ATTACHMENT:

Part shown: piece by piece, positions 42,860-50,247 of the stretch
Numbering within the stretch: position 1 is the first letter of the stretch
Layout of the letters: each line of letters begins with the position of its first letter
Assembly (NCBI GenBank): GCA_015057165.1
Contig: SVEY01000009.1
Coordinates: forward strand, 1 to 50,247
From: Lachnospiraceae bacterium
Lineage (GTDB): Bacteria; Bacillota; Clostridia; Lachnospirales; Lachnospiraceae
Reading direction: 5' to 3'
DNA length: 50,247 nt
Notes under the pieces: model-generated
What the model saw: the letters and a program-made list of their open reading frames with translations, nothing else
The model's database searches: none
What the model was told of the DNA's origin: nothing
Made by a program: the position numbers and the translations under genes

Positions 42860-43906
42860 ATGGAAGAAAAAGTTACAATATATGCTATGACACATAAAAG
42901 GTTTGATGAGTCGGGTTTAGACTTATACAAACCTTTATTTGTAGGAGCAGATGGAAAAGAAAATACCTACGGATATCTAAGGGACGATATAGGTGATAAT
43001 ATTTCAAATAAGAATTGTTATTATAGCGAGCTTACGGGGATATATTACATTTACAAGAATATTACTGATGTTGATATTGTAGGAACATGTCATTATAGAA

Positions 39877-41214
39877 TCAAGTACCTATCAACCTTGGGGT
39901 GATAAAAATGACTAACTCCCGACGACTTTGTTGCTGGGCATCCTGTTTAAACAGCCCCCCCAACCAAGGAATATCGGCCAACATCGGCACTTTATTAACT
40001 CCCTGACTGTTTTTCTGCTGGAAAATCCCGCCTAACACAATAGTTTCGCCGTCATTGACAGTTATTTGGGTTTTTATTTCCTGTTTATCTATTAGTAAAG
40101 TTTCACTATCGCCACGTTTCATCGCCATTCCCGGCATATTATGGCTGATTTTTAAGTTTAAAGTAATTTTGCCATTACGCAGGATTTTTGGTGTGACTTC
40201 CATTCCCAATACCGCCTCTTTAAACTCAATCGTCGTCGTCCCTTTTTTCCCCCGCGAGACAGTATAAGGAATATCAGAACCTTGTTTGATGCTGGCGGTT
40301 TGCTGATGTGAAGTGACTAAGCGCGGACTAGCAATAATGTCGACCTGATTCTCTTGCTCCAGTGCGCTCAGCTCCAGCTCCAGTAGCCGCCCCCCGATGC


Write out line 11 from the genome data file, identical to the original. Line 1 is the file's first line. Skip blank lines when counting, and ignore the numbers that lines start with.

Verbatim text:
Notes under the pieces: model-generated